To sum up, food neophobia is the reluctance and/or rejection and/or fear to eat new foods, which will result in a different behavior of the child with regard to food. He will then spend more time observing, crushing, smelling the food, even refusing it categorically.
There are several levels of food neophobia intensity : some children show a reluctance to taste new foods, and this from the age of 6 months. But food neophobia in babies is quite rare. However, the 18-24 month period is more affected by food neophobia. For example, they will turn their heads if the spoon approaches or close their mouths, even push and throw the plate.
- Grade 0 neophobia is manifested by a reluctance to eat, it is called flexible neophobia. The child seems reluctant to eat, or will taste with lip service before refusing.
- Rigid neophobia is manifested by the total refusal of any new food.
- Finally there is food hyperselectivity, where the child eats very little food. Due to the dangers to one’s health, consultation with a doctor in the event of hyper-selectivity is essential to find solutions and avoid deficiencies.
What attitudes should be adopted in the face of food neophobia?
Already, the first good news, neophobia is a normal stage of development in children and in no way constitutes a developmental disorder. Second good news, this period only lasts a few weeks, a few months at most. While waiting for everything to be back to normal, here are some tips to make meals go as smoothly as possible.
No need to force it
“Studies showing that this behavior would rather reinforce the aversion for refused foodsexplains the expert. Accept the refusal without getting offended, angry or blackmailed such as “if you eat a little, you will be entitled to chocolate for dessert”.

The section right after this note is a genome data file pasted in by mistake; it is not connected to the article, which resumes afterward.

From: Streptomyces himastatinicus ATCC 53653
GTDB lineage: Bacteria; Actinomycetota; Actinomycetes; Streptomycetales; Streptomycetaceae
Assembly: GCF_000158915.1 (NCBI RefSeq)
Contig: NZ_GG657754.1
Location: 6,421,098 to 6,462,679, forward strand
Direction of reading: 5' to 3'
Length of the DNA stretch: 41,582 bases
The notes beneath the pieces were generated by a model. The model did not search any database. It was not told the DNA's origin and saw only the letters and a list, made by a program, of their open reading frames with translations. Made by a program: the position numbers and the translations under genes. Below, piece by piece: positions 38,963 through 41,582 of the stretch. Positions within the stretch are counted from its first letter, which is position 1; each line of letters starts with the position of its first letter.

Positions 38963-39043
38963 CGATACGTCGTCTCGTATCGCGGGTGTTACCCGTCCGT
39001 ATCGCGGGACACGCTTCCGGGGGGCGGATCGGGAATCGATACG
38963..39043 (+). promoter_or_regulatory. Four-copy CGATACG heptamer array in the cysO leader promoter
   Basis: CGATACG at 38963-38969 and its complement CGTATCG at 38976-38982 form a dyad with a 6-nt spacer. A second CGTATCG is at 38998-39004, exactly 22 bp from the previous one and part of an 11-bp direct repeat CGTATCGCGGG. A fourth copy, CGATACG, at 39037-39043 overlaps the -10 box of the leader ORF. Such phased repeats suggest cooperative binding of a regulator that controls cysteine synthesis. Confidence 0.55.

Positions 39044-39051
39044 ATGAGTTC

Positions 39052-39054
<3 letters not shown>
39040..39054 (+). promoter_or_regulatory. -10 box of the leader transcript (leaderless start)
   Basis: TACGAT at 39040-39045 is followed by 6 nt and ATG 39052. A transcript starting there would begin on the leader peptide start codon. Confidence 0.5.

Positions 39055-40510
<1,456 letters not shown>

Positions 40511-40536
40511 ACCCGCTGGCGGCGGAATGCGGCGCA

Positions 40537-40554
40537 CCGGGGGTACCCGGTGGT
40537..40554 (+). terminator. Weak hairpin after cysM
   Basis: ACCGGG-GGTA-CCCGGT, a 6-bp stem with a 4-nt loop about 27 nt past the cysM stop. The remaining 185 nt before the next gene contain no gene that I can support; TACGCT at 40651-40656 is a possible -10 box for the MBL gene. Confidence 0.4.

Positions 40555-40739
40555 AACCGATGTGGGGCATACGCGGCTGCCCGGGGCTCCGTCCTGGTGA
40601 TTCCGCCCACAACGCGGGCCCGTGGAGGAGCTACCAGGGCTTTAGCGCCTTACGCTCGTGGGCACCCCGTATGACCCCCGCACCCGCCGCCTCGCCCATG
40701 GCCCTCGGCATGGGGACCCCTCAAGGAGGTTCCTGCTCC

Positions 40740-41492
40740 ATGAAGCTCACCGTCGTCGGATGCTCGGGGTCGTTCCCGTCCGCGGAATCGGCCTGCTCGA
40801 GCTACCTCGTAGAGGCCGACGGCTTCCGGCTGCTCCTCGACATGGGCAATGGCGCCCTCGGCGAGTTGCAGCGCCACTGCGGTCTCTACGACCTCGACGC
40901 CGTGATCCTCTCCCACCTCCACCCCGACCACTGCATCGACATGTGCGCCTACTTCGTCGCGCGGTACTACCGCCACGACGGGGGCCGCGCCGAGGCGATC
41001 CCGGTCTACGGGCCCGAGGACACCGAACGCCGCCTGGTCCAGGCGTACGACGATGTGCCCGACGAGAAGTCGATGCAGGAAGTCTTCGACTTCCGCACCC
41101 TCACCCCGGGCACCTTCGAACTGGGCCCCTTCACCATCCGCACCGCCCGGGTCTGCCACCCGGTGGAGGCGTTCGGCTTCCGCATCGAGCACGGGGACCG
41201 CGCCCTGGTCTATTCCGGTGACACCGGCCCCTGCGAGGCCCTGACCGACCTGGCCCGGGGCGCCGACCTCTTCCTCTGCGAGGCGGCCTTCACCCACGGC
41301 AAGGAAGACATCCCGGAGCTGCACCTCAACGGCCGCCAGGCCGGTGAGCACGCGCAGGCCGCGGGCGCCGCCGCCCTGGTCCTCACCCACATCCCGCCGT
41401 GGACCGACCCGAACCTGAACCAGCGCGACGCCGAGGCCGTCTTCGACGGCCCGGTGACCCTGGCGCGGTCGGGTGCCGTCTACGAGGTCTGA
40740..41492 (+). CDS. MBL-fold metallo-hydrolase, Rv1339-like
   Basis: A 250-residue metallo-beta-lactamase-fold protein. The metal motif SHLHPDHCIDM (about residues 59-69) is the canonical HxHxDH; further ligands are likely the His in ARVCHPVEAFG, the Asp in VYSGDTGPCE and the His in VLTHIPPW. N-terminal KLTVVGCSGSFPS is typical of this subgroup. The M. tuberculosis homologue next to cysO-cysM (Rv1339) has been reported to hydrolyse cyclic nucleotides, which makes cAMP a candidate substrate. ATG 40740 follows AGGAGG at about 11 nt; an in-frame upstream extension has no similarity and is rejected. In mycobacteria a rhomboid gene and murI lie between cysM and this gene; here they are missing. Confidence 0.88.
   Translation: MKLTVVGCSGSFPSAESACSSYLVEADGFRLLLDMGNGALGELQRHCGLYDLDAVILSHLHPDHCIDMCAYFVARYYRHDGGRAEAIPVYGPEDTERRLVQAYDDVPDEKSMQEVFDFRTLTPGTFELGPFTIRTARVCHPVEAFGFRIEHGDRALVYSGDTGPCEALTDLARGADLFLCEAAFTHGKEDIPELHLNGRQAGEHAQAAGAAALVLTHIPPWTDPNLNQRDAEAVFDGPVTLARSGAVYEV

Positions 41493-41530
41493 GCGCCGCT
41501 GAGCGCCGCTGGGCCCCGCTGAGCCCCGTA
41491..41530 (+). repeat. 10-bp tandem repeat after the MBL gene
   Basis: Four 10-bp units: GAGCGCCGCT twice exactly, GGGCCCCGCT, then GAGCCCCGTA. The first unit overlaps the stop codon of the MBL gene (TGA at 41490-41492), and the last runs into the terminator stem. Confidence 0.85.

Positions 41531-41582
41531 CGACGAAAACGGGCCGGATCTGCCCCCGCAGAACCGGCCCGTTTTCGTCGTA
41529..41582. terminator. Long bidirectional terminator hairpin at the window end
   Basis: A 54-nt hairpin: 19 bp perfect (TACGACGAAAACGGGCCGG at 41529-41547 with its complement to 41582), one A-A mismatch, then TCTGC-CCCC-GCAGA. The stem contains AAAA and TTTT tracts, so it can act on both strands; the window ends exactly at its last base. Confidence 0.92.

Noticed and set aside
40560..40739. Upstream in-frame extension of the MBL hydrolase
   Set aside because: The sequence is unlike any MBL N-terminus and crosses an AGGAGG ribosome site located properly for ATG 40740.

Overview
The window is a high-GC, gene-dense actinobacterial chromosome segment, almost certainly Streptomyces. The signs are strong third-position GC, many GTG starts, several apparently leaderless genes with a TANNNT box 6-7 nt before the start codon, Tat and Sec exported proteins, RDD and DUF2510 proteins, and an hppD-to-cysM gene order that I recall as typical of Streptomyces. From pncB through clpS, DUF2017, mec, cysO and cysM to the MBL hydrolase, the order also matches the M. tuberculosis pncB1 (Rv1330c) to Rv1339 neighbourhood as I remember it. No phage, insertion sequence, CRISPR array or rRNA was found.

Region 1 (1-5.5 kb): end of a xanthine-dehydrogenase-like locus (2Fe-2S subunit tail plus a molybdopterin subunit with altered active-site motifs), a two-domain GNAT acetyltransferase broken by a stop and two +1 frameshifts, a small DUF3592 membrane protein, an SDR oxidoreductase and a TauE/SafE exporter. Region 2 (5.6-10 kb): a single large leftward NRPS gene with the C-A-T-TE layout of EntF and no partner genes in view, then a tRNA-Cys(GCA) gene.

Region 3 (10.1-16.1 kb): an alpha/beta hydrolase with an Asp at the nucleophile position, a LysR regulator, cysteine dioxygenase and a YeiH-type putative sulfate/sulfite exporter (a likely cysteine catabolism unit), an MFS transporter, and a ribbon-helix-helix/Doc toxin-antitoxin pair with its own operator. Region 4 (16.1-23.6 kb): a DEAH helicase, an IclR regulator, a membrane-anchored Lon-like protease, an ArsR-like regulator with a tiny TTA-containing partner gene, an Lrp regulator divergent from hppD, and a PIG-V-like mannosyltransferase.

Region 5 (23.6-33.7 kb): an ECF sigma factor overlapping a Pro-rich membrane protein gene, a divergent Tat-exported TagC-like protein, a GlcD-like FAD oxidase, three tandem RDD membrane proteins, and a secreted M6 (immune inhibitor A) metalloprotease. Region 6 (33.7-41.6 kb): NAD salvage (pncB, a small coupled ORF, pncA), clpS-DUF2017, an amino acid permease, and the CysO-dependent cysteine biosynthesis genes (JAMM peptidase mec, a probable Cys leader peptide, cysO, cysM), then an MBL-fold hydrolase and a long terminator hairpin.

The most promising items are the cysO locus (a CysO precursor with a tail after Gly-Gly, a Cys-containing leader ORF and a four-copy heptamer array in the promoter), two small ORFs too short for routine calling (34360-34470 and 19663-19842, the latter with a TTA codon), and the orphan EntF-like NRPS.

Instead, encourage him to express his tastes: “Why didn’t you like it: is it too salty, too strong, too bitter…? And these vegetables, what do you think?“. An attitude that empowers him and will allow you to offer the food differently. If he still does not want to taste it, continue the meal as if nothing had happened without trying to offer him something else, as a replacement. On the other hand, the child must still have his milk and his fruit at the end of the meal, because he must not feel punished.
We must insist… gently
Do not give up ! Studies by Dr. Andréa Maier, a nutritionist expert in the development of taste, have revealed that the repeated exposure of a child to a food hitherto refused made it possible to overcome his reluctance and make him accept it. After three attempts, 10% of children eat it without complaining, after eight attempts, they are 75%! So try the experiment again… but with creativity. The fish can be more appreciated in papillote, in crumble, in quiche, and the meat presented in small balls to be pricked or in bolognese. He doesn’t like yogurt? Perhaps he will agree to consume a petit-suisse or a sweet white cheese with a coulis of red fruits, a teaspoon of honey or agave syrup, or even prepared in the form of a panna cotta.